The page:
In addition to the duct piping and vaults, NYSEG is installing a new gas main along several of the outside edges of the construction fence to replace the old one. The concrete slab is cut and removed in sections, then several feet of soil is dug out to install the piping. The gas main is not part of Vacri’s contract, but since the gas main is quite old, NYSEG requested to replace it during the same timeframe since the project presents an ideal opportunity to do so. As of now, the concrete is cut, but not yet removed.
The City of Ithaca has released a bid request for the replacement of five traffic signals, including the installation of new mast arm traffic signals and appurtenances, new sidewalk curb ramps and connections to existing sidewalks, intersection pavement milling and resurfacing, and new pavement markings. The bidding has officially opened this week, and bids will be accepted until April 9th, then read aloud at the Board of Public Works Meeting (probably the 14th). Once the contract is awarded, and notice is given to proceed, the full scope of work must be completed within 85 days, so the target completion will probably land in this summer, perhaps July or August.
Images from the plans along with maps embedded below:
Aurora Street and East State Street Intersection:
Cayuga Street and West State Street Intersection:
North Aurora Street and East Court Street Intersection:
North Cayuga Street and Court Street Intersection:
North Tioga Street and East Court Street Intersection:
As was announced in the Ithaca Times, the Commons Rebuild Phase Three is a go, with work starting this week. Phase Three of the Commons Rebuild will focus on the demolition of the remaining concrete surfaces, installation of new pavers, and installation of surface amenities (see earlier posts for more detail: Part One, and Part Two here). The Power & Construction Group (out of Scottsville, NY) was awarded the electrical work contract, and will begin work by transitioning to a temporary lighting system, as the current pole lights are removed to prepare the edge strips in front of businesses for demolition. NYSEG will be on site to finish-up a new gas main, and Vacri Construction (out of Binghamton, NY) is back for phase three as the only bidder and recipient of the general contract. The general bid came in at $2 million over-budget, which includes the reductions in three project scope addendums. Some original design items have been removed from the project:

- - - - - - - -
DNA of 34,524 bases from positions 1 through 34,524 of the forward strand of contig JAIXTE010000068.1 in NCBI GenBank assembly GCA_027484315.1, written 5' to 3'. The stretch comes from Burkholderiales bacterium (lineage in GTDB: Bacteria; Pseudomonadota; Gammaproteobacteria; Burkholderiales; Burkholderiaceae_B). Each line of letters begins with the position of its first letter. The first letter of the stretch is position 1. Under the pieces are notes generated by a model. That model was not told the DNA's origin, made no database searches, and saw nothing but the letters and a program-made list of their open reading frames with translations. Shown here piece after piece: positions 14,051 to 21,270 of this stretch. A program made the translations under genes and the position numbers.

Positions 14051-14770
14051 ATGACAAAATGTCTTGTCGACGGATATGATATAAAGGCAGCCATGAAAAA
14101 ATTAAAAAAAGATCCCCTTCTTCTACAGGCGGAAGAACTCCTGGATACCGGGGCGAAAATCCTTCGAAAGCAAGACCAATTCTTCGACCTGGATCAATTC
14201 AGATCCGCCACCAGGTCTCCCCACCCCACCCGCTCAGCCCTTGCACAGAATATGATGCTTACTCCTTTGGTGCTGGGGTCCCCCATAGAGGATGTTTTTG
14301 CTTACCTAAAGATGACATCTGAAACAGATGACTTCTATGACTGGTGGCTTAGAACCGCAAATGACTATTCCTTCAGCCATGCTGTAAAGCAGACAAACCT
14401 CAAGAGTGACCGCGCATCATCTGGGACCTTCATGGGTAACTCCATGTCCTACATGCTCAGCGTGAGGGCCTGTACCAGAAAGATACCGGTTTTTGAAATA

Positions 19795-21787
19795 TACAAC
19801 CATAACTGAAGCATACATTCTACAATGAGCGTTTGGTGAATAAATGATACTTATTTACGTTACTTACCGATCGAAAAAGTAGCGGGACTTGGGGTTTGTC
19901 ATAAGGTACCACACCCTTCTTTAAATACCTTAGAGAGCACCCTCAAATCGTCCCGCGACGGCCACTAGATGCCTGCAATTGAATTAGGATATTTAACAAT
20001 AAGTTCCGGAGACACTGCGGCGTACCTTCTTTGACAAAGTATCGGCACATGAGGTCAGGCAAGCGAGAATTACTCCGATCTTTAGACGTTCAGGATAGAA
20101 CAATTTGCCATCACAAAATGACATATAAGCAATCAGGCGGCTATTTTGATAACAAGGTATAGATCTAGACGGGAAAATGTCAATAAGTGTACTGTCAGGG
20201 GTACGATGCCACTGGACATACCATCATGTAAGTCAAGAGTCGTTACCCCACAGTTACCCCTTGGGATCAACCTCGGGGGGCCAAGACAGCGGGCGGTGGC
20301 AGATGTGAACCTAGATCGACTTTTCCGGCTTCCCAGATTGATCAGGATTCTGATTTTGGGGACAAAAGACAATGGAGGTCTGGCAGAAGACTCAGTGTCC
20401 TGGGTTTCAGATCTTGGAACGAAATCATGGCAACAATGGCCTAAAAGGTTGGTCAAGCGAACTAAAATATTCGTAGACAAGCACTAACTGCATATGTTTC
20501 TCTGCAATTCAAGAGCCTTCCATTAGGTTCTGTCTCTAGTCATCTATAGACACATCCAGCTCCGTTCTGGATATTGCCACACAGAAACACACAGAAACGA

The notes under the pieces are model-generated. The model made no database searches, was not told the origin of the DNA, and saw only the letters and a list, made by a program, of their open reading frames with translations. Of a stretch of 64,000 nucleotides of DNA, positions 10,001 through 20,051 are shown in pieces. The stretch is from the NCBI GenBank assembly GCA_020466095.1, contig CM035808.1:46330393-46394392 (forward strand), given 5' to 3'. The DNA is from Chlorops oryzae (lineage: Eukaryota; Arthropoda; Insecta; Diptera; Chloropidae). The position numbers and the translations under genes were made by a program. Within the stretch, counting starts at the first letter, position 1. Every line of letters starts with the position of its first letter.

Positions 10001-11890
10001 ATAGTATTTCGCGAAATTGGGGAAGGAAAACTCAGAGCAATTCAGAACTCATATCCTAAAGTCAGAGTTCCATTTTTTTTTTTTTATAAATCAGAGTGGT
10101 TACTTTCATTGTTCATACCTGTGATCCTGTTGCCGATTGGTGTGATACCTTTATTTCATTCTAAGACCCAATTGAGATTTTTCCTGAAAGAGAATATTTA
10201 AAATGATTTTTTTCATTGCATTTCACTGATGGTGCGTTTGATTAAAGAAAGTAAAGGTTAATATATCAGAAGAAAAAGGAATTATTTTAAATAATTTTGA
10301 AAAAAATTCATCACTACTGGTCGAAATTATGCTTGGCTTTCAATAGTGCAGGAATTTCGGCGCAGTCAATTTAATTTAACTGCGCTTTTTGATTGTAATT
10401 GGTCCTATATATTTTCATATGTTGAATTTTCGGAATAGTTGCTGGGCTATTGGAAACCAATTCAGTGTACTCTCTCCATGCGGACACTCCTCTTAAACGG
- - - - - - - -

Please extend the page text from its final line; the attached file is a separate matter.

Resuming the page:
Items that have been removed:
-Granite Pavers for fill sections
Items still included:
-Bernie Milton Pavilion
-Benches, Planters, Tables & Chairs, Bike Racks, & various standard surface amenities
Common Council approved a resolution at their meeting on February 19th to fund the amount, and the Board of Public Works accepted the contract at their meeting on February 24th.
Crossing improvements for Third Street and Dey Street, along with a connection to the existing Cayuga Waterfront Trail have been in the works, and may commence as soon as this Spring or Summer. Here are the drawings from Fisher Associates for work to be completed, and a map for reference.
The City of Ithaca Board of Public Works authorized a final item last November (to acquire and compensate for necessary real property) to move the project forward, and is expected to release a bid request this month or next, February 2014.
This is a relatively image-heavy post, and there are still so many details I’m leaving out, but I hope these shots taken from Sasaki‘s final presentation and the bid drawings documents give a rough idea of each of these features.
Benches, Tables, and Bike Racks
Part of the new design is focused on providing multiple seating options with fixed benches, fixed swivel chairs and tables, and also some movable seating areas. The previous Commons design relied heavily on wide concrete planters for bench seating, but the new design allow for easier re-configurations over time.
The seats and bike racks will be from Landscape Forms, a company out of Kalamazoo, Michigan (see Parc Centre, Catena, Escofet (benches), and Bola (bike racks))
As I’ve stated before, I’m quite far from a working knowledge of plants, but I think these look to be tasteful options, and the angular ground cover designs are certainly interesting. I hope that the trees are trimmed so that they don’t grow to expansive- the view of the facades on the Commons has really grown on me, and all of the tree options max out at heights of 25 feet, and all the way up to 100 feet for the Honey Locust (although there’s probably not enough soil to provide the nutrients to grow that big).
Bernie Milton Pavilion
Named after the much-loved and sorely missed Bernie Milton (1942-2002) the Soul musician, and former DJ at WICB Radio, the proposed pavilion is an interesting steel and glass structure, designed to be situated at the end of Bank Alley. The roof will funnel water onto a shaded drip piece to provide effect, then down into a trench drain. The positioning at Bank Alley is designed to draw interest from Seneca Street, and provide more space for concert venues, since viewers will now have a much longer line of sight.
Out of all the features, I have to admit, these are probably my favorite. The former signs were rather small in comparison, but these large gateway structures are perfect for giving visitors a strong first impression. For people that have never been here, it’s not so easy to identify where the Commons is located. Large, tasteful signage goes a long way.
The water feature is a series of stepped-up stone blocks with water misting jets and puddle drains embedded in the crevices, and one under a stone cantilever, inspired by the effect of water streaming over rock layers in the Ithaca’s gorges. The water lines will run south to a main water vault with pumps and drains. It’s no Trevi Fountain, but I think it’s a rather well-planned and inspired design.